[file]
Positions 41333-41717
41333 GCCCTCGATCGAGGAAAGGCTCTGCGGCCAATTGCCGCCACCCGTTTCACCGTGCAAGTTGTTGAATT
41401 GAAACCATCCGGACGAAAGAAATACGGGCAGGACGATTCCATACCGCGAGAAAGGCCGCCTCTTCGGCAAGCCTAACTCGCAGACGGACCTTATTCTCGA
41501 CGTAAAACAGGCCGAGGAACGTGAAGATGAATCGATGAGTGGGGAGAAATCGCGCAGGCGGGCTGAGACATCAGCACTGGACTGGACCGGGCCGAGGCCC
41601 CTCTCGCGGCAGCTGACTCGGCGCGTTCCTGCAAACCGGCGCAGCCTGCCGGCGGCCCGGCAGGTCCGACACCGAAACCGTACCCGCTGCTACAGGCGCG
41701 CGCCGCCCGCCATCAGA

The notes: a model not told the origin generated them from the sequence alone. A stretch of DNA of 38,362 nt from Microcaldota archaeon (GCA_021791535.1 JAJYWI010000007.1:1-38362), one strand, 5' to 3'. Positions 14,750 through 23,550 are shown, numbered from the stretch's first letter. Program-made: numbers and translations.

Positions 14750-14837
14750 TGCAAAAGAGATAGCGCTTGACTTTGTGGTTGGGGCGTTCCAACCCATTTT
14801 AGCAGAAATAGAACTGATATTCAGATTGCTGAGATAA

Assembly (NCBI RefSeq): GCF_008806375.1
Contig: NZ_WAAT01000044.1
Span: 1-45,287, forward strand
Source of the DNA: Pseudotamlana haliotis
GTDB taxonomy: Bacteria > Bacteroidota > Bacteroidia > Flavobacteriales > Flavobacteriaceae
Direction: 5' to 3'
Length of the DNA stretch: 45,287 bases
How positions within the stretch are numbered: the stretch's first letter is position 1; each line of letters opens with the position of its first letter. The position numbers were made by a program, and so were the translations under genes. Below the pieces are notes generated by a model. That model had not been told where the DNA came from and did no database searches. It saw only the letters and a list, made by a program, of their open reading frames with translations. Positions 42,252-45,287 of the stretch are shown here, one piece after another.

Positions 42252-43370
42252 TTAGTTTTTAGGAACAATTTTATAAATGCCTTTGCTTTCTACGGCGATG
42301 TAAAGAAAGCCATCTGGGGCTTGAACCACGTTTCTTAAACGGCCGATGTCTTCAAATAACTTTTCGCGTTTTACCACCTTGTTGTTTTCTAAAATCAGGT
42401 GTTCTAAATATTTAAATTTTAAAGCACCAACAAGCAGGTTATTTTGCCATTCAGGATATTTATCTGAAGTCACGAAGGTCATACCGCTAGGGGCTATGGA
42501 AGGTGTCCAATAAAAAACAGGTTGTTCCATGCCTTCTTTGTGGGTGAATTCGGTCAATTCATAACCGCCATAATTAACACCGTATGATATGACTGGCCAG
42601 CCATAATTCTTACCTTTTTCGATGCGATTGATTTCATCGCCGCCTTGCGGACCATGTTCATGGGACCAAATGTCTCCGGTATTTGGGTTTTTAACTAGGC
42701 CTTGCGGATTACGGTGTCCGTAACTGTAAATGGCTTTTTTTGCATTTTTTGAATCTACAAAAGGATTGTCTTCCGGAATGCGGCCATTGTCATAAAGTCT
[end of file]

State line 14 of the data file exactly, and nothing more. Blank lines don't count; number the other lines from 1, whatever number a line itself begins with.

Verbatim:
Source of the DNA: Pseudotamlana haliotis